Deanston occupies many chart positions on my list of lists.
Namely the distillery I’ve visited most and some of my memorable
whiskies that have been under the radar and off the grid. It’s
a surprising statement, not only because I’m the Victor Meldrew of whiskies,
but also Deanston for many years didn’t receive much love from the wider
The tide has started to turn in recent years, as the new
found confidence I’ve discovered via the small batches has transferred into the expanding core range. There’s been a noticeable
uplift in sales, interest and appreciation. No longer to do they snigger when I
include a Deanston bottling on my best of annual round up.
Virgin Oak is a dangerous arena for any maturing whisky. The
power and rawness of this pristine cask can overpower and brainwash its
contents. Ok, it may not fully win the battle and convince its contents that
it’s now Cotton-eyed-Joe moonshine from Alabama, but you appreciate the minefield
ahead. Thankfully, whilst there is Virgin Oak present within the mix, the
journey of this whisky commences in more traditional ex-bourbon casks, which apparently come
from a family owned Cooperage in Kentucky. It’s then finished in brand spanking
new oak casks that provide the twist.
If I was a betting man and I’m in reality not; the nearest I
get to going a bit wild and chucking my cash away is on a bottle of Jura. And
literally then, I still get to chuck the bottle away. I’d say the whisky here
is 5-6 years old and we know it’s a finish rather than a double maturation, or
acing. Short finishes, and by these I mean weeks, are extremely dubious and are
often used to gloss over evident cracks in a whisky or a benign cask. In terms
of finishing here, I’d say we’re in the realms of 6 months or so. I could be
totally wrong (as always) but I have total confidence in Deanston
and their focus on quality and the brand they are building.
This Virgin Oak is the gateway into the core range.
Affordable and offering hints at the characteristics you’ll discover if
you step up. The next obvious step here is the recently revamped 12-year-old
that I’ve purchased to review shortly; I also have an exclusive soon to be
released bottling in the mount Rover pile. Having experienced a few Deanston
verticals, I find that the 15-year-old Organic release is often the most
suitable expression after the Virgin Oak, it delivers that little bit more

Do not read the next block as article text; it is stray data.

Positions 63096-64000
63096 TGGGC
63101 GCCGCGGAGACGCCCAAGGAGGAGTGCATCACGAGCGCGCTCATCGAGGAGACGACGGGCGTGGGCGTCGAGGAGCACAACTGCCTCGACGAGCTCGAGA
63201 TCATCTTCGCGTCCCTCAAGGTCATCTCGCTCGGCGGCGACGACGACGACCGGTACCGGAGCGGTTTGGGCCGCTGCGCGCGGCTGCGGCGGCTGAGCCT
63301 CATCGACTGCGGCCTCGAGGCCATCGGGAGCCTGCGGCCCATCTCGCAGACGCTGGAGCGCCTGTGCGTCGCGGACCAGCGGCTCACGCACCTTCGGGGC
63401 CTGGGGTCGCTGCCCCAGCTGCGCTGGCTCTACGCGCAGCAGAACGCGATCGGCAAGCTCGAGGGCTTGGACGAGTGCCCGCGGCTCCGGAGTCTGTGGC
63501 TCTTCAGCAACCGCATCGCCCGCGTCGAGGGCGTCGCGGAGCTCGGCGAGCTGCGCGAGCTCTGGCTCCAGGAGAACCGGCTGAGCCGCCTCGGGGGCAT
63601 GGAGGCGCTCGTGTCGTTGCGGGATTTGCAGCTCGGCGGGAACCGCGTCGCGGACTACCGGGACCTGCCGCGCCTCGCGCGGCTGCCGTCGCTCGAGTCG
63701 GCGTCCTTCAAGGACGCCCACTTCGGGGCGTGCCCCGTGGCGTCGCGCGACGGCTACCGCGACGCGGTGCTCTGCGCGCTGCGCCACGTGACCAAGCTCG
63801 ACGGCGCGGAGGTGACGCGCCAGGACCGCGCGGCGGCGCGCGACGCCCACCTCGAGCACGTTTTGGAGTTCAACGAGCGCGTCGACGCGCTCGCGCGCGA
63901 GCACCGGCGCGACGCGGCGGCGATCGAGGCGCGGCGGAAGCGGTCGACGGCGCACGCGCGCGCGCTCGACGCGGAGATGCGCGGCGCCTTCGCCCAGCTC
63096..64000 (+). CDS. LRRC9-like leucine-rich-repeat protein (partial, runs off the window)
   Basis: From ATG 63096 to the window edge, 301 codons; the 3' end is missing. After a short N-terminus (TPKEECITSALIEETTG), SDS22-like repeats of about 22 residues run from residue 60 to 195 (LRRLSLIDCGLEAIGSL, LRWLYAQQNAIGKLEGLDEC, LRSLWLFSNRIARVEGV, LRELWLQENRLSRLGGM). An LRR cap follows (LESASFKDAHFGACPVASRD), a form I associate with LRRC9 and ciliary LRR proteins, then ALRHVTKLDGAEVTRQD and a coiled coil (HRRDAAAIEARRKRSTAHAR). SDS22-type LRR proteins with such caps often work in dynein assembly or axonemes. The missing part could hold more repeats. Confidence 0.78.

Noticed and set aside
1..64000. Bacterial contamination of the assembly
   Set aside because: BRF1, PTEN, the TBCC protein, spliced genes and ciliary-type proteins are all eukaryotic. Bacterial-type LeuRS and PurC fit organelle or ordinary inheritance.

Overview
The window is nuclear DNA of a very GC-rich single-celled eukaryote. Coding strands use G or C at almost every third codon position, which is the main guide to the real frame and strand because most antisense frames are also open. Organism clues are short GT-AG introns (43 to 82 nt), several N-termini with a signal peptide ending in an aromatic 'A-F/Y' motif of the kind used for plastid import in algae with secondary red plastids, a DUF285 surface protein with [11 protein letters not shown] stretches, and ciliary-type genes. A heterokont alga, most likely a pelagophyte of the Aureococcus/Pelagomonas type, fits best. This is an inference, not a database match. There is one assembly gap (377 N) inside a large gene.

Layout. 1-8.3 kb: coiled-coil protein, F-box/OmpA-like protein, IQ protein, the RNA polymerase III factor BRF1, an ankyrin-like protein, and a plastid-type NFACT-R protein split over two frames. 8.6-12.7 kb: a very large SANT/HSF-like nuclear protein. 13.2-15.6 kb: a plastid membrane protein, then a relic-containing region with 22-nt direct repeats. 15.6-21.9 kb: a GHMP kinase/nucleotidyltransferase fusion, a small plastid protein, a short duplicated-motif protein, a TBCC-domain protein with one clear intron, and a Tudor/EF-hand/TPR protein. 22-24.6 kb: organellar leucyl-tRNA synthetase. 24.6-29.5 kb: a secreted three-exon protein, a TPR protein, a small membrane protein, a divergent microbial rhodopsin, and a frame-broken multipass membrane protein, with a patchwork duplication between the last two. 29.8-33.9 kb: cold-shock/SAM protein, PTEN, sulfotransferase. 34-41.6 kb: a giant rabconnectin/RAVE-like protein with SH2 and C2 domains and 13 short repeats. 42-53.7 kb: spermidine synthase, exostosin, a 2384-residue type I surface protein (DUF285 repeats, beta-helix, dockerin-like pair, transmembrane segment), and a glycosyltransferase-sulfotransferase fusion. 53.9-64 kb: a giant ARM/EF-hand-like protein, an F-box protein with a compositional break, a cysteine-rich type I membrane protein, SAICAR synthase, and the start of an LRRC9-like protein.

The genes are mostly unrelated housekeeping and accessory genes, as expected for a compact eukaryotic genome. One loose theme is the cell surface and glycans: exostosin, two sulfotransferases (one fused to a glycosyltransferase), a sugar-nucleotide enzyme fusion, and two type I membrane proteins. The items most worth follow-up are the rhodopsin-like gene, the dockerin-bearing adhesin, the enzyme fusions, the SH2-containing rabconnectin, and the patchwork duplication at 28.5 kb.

complexity and character before you set onto the robust and malty 12-year-old.
I need to return to Deanston this year, whisky on this site
is becoming rather time consuming but the content keeps coming and hopefully
you enjoy these meandering dialogues. Currently, I’m sitting on a train pulling
in Haymarket station with the spectre of the Caledonian distillery-hanging
overhead. It seems like the perfect moment to pull up and jump into the tasting
notes. This Deanston Virgin Oak will set you back in the region of £35, its
natural coloured with a higher strength of 46% and non-chill filtered, which
they were doing before many other distilleries. As a release it is widely
available and time to wrap this up before I miss my station.
Colour: light auburn
Nose: light and floral with Deanston characteristics of
honey, almonds, barley and rich tea biscuits. A resin-like oiliness, more sugar
with white chocolate and lacking the wood dominance you may have expected from
virgin wood. Yes, there are elements of vanilla, fresh wood chippings and a
touch of ash from the charred cask, but its balanced.
Taste: the resin-like appearance transfers onto the palate
with a light syrupy nature. Vanilla cream, ginger, apples and a herbal note
right at the end, prior to a barley sweet finish.
Overall: the nature of virgin oak releases will not appeal
to everyone and the misconception is a limited presentation with a heavy wood
influence. To a certain extent the wood has unleashed its powers of persuasion
but in a subtle nature. This is an ideal starter dram for an evening opener, or
for someone looking to step into the wonderful world of whisky.
Labels: deanston, featured, virgin oak